Buttons, interrupts and de-bouncing

Hi,

i just figured out that switching is not as easy as it seams.
Yes i recognized that sometimes the reaction on my buttons are poor - but i always
thought my buttons are cheap or i did not push enough XD

So now i was reading about de-bouncing and seams like that the Schmitt-Trigger solution is the
best choice. But when i was reading i stumbled over interrupts.
So attaching my buttons to the digital pins is not the best choice cause you need to
read the pins in a loop all the time to see if there is a change.

But there are just 2 interrupts on the Arduino?
So what to to if i want (for example) to switch 24 devices with 24 switches?

That also brings me to the question: every time i have something that only has a
low and high as input would better go to an interrupt (also if its maybe a optocoupler you read just to see on and off)?
But that would mean that "digitalRead INPUT" is useless?

But there are just 2 interrupts on the Arduino?

There is also - Arduino Forum -

So what to to if i want (for example) to switch 24 devices with 24 switches?

You can buy a MEGA or a shield like - Centipede Shield V2 - Macetech Electronics Store -
lots of shields on shieldlist.org

also check - Arduino Playground - HomePage - for debouncing code

So now i was reading about de-bouncing and seams like that the Schmitt-Trigger solution is the
best choice.

Whether something is best depends on the application.

But there are just 2 interrupts on the Arduino?

there are numerous interrupts.

So what to to if i want (for example) to switch 24 devices with 24 switches?

Switching 24 devices is not the same as reading 24 switches.

But that would mean that "digitalRead INPUT" is useless?

It is useless only in the hands of useless programmers.

robtillaart:
You can buy a MEGA

I have two Mega but they also have just 6 interrupt pins.

dhenry:
It is useless only in the hands of useless programmers.

Sound like a sentences from somebody who was born and did
know programming and never had to start and learn.

I have two Mega but they also have just 6 interrupt pins.

You don't have to tie each interrupt to just one button. You can for example have a row of buttons all trigger the same interrupt, and have the ISR figure out which button(s) it was that was pressed by immediately reading each button status.
Off of top of my head I don't know how this would be wired/coded in exact details, but I recall something similar is implemented in chips like PCF8574: it triggers an int, then the ISR asks the chip its pin status (8 pins => 1 byte, i2c => very fast). Have a sample sketch running on a breadboard with a UNO. 2 arduino pins, 8 buttons. Not bad... :slight_smile:

I have two Mega but they also have just 6 interrupt pins.

No, you can have an interrupt for any pin just as tuxduino describes.

There is a library for it. Read this thread - Arduino Forum -

I will read i later. But just from overflying it i thought its just for the ATmega328p.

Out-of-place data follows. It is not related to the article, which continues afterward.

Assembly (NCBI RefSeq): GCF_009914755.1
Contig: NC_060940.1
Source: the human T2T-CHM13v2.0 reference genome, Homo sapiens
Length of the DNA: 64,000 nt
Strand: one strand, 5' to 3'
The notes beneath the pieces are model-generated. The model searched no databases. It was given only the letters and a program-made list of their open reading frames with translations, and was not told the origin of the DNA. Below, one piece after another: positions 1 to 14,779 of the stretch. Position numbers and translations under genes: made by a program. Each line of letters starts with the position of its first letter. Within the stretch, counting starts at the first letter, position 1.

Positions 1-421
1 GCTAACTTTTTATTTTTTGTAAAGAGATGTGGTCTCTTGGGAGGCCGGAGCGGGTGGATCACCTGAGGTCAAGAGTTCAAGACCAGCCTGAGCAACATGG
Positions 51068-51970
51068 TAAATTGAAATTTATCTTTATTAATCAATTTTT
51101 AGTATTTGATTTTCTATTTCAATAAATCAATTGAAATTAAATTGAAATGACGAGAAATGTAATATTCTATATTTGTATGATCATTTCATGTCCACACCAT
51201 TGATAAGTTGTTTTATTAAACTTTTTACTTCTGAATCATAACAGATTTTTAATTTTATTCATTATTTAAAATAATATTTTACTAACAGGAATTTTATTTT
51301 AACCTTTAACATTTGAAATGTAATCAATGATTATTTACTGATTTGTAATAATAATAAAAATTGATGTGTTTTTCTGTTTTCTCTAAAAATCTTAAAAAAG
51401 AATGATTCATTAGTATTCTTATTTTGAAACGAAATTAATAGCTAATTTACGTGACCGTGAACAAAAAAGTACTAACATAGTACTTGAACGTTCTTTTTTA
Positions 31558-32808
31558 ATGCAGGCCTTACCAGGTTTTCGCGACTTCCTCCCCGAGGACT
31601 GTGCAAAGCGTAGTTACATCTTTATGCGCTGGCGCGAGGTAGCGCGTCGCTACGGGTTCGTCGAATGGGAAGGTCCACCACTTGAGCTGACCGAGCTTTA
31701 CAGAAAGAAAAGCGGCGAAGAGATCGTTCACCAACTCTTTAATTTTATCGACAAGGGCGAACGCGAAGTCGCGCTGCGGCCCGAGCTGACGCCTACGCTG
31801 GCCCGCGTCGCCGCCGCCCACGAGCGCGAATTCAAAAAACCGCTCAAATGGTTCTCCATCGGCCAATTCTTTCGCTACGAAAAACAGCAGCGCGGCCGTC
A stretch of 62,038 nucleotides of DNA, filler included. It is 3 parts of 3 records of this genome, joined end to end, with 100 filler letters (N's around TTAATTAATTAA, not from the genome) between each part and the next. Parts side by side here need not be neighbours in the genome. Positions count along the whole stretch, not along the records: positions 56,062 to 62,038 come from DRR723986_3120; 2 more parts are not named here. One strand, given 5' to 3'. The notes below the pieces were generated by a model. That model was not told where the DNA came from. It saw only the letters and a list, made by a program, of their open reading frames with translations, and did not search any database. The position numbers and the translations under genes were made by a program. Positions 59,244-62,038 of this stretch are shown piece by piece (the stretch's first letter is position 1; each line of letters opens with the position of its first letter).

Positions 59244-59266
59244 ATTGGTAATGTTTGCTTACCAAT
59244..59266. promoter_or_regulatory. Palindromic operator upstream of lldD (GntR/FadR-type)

So does it make sense to always use interrupts for switching state instead of using
just digital IN and look at it all the time in a loop?
Please correct me if my logical thinking is not right :expressionless:

Polling is perfectly usable to manage buttons, provided you read the pin status at least once in 20 to 50 ms. That means banning delay() and switching to state-based programming.

I think the real problem is using interrupts to detect button presses.

It sounds neat/cool/whatever but it's not really a good idea in practice...

Cool? Hm, i think nobody ever will ask: "hey how does this button work? do you use interrupts?"
If i build a egg timer for my 60 years old Mother. She never ever will look at the code or ask.
An Arduino for a egg timer *looool
But who knows. When Skynet comes alive and all machines communicate, maybe the egg timer is
in charge for the timing of the Terminator sorties :smiley:

I just want to figure out whats the right way to do it. If you need to check the inputs
in the loops then the Atmega uses energy you maybe need for other stuff.
I always think that stuff needs to be build that it uses the least energy.
The other thing i read at Jeremy's (Blum) blog is:

Interrupts allow you run a program, while still being able to react to asynchronous input from the outside world.

So you can do stuff at the same time.

Yes, ints are cool. So i multitasking. ROTSs are even cooler. Superloops are a bit less cool. But they're easier to grasp, IMHO.

That said, use whatever technique you feel more inclined to learn. Go where you feel the fun is (tm) :smiley:

(edit: RTOSs, obviously :stuck_out_tongue: )

tuxduino:
Go where you feel the fun is (tm) :smiley:

I better don't comment that *lol

MrGlasspoole:
Cool? Hm, i think nobody ever will ask: "hey how does this button work? do you use interrupts?"
If i build a egg timer for my 60 years old Mother. She never ever will look at the code or ask.

I mean the person who writes the program...

fungus:
I mean the person who writes the program...

So we need shirts now for the cool people with the print on them: I am a interrupter!
XD

Come on, let's be serious. The t-shirt should read "I'm an ISR writer". Now how about that for making people go "wow" when you pass by ? :smiley:

So does it make sense to always use interrupts

No. Nor does it make sense to always use polling.

As a matter of fact, it doesn't make sense to always do anything.

Ok, more confused :roll_eyes:
I found this from Ladyada and she writes:
"To change the pins or number of buttons, just put them in the array called “buttons” and the rest of the code will automatically adjust."

The second sketch uses interrupts. But she is using analog inputs and how can i just ad buttons if i can't just
use every input pin as interrupt??

This sketch also says: "which pin to use for reading the sensor? can use any pin!"
https://raw.github.com/adafruit/Adafruit-Flow-Meter/master/Adafruit_FlowMeter.pde